The existence of a strong link between international drug trafficking and extreme violence would seem, on the surface, to be an unarguable truth. Countries and regions that provide the main arteries for transporting narcotics are prone to extreme violence; organizations involved in the trade are criminal groups that require violence to defend themselves and their property in an economic sector without formal rules or arbitration; and the principle bulwarks against criminal violence, namely the police, the courts and civil society, are virtually without exception the main targets for these organizations’ co-option and intimidation. Denying any of the above would seem futile.

However, the patterns of causation and alignment that seemingly connect violence and narco-trafficking are far from being simply universal laws. A first complication, in this respect, is statistical: although law enforcement and judicial systems provide estimates of murders and violence caused by organized crime (e.g. in Colombia, Central America), as well as types of victim, the breakdown of violence attributed to different sorts of crime – whether transnational trafficking or local extortion, for example – is rarely made public, and may indeed be unknown.

Secondly, a broad global overview of countries on the main drug trafficking arteries, above all of heroin and cocaine, reveal extreme variations in violence linked to illicit markets. To simplify matters, a categorization can be devised around two main variables linked to the drugs trade: political violence (violence used in efforts to obtain and defend public power), and citizen insecurity (based on murder rates, for want of any better measure). For the sake of further simplicity, this categorization also omits from consideration the hybrid violence generated by armed insurgent groups operating in certain drug production zones, such as Afghanistan. On these bases, the following four categories can be delineated:

  • Political violence and factionalism without effects on citizen insecurity: Guinea-Bissau, Balkans (particularly Kosovo).
  • Citizen insecurity without effect on national political violence: Colombia (post-Escobar), Guatemala.
  • Political violence and citizen insecurity (even when these may be difficult tell apart): Honduras, Tajikistan, Kyrgyzstan. Arguably, violence in criminalized municipalities of Colombia, Mexico and Central America may be included here.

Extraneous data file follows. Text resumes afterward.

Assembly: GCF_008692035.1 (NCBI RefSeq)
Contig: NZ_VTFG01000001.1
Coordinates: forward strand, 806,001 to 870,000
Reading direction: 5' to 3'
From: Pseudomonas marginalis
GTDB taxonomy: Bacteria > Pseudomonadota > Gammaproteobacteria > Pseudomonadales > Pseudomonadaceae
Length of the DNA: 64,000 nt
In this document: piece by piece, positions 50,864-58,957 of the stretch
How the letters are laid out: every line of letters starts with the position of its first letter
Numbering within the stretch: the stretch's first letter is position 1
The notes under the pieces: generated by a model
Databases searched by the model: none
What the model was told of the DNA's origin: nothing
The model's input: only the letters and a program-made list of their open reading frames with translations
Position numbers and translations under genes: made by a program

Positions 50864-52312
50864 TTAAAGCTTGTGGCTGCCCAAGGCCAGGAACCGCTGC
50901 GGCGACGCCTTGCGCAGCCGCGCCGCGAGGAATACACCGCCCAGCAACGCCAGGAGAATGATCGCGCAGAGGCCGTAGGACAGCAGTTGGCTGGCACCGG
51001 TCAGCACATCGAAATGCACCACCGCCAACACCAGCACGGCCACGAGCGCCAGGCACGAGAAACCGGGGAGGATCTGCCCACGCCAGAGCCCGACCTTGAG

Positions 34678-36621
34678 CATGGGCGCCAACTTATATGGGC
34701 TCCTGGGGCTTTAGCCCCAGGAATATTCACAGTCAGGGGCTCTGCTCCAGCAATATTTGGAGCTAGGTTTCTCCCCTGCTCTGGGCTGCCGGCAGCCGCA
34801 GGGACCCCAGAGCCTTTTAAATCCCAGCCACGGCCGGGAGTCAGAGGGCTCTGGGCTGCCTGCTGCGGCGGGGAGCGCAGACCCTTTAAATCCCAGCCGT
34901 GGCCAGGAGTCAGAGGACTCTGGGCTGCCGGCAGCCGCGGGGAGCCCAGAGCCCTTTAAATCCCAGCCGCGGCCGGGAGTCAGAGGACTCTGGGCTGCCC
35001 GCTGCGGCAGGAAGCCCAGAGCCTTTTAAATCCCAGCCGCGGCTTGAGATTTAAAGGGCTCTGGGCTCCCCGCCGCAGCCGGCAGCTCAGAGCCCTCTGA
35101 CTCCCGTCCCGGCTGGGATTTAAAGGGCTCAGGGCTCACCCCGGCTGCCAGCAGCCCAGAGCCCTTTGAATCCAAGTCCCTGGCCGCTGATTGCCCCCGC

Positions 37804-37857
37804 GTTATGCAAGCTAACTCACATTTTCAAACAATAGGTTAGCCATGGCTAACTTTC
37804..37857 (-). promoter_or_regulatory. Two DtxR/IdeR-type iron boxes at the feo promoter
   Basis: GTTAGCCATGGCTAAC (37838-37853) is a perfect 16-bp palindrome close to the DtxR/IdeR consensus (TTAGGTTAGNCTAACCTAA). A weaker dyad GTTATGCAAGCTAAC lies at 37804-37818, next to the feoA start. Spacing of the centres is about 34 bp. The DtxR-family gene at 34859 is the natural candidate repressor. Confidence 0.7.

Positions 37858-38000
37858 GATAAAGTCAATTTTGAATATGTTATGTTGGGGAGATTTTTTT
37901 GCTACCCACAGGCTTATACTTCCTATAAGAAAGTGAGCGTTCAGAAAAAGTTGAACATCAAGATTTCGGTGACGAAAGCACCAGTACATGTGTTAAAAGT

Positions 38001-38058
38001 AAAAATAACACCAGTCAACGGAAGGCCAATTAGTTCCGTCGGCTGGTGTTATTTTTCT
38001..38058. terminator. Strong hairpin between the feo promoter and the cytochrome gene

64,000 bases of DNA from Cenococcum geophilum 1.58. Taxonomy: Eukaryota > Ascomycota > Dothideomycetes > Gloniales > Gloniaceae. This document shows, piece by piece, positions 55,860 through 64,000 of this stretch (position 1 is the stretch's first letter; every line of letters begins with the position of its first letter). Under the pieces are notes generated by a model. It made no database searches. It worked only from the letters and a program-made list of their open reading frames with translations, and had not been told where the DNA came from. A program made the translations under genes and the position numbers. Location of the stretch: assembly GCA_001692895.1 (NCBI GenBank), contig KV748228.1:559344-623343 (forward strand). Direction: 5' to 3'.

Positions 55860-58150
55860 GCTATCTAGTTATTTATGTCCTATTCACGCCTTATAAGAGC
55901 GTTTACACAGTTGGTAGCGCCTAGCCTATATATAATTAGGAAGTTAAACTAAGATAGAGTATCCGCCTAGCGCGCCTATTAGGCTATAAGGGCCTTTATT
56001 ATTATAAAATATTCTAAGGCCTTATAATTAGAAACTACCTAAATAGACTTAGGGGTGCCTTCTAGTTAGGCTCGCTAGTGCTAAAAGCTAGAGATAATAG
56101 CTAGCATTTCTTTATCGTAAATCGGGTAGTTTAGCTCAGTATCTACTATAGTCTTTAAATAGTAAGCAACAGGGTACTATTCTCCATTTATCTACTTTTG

• Neither political violence nor citizen insecurity: Bolivia, Nicaragua.

While acknowledging the imperfections in these distinctions – Nicaragua is still violent relative to West Europe, for instance, and its drug trafficking zones on the Atlantic Coast are growing markedly more insecure – the categorization broadly holds. It is a matter for conjecture and debate, however, whether countries affected by drug trafficking do not tend towards one of these categories. It is also worth adding that extremes of civil violence can arise in contexts where drug trafficking contributes only marginally to rates of insecurity: Karachi and Caracas are perhaps the best examples.

Thirdly, it is important to underline that organized crime depends for its operations on a certain level of social order and a public sector presence, in the same way that it is parasitic on established trading routes, licit financial markets and flows, and technological advances. Indeed, the institutionalization of criminalized governance – e.g. the Italian mafia, or Colombian post-paramilitary groups – would appear to go hand in hand with declining levels of violence, or more accurately, greater selectivity in the use of violence to promote economic goals and ensure the subjugation of local populations (a process aided by the quasi-legitimacy provided by handouts, patronage and mediation with the state). In other words, the entrenchment of drug trafficking in certain geographic zones such as northern Mexico, especially when accompanied by systemic corruption of the local state and security forces, might be expected to reduce violence.

Explaining the shifts in violence

These three caveats, namely statistical ignorance, varieties of violence, and the long-term embedding of criminal activity in governance, would indicate that a country’s enlistment in the transnational drug trade is no guarantee that bloodshed will rise, or that communities will be directly affected. However, the simultaneous ascent of the narcotics trade and extreme violence within a number of countries and regions, above all Mexico, Central America and Central Asia, appears to conform to a model of extremely close interdependence. In light of the counter-examples above and other exceptions, it is worthwhile trying to identify factors that serve to exacerbate the insecurity generated by illicit activities, or alternatively, to constrain it. Five of these factors stand out:

  1. A segmented enterprise. Although evidence is not overwhelming (for practical reasons), there are indications that the “business” side of international drug trafficking is relatively non-violent. For example, a Home Office study of convicted drug traffickers in British jails[i] found that “violence was more prevalent in the lower market levels, and that the motivations was to control customers and areas.” Transnational trafficking seems to rely on a mobile and very affluent class of mediators and networkers, exemplified in arrests such as those of an Argentine group carrying one tonne of cocaine to Europe by private jet through Barcelona (two of them sons of Argentina’s former Air Force chief), as well as a permanent class of producers, complicit firms, cross-border facilitators and money launderers. Violence, on the other hand, stems from the struggle for territorial control, and (as in Colombia) for protection and ownership of the trafficking enterprise. Where there is no dispute over territory or control, or where these issues are contested solely by factions of the state, violence against civilians should correspondingly be much lower.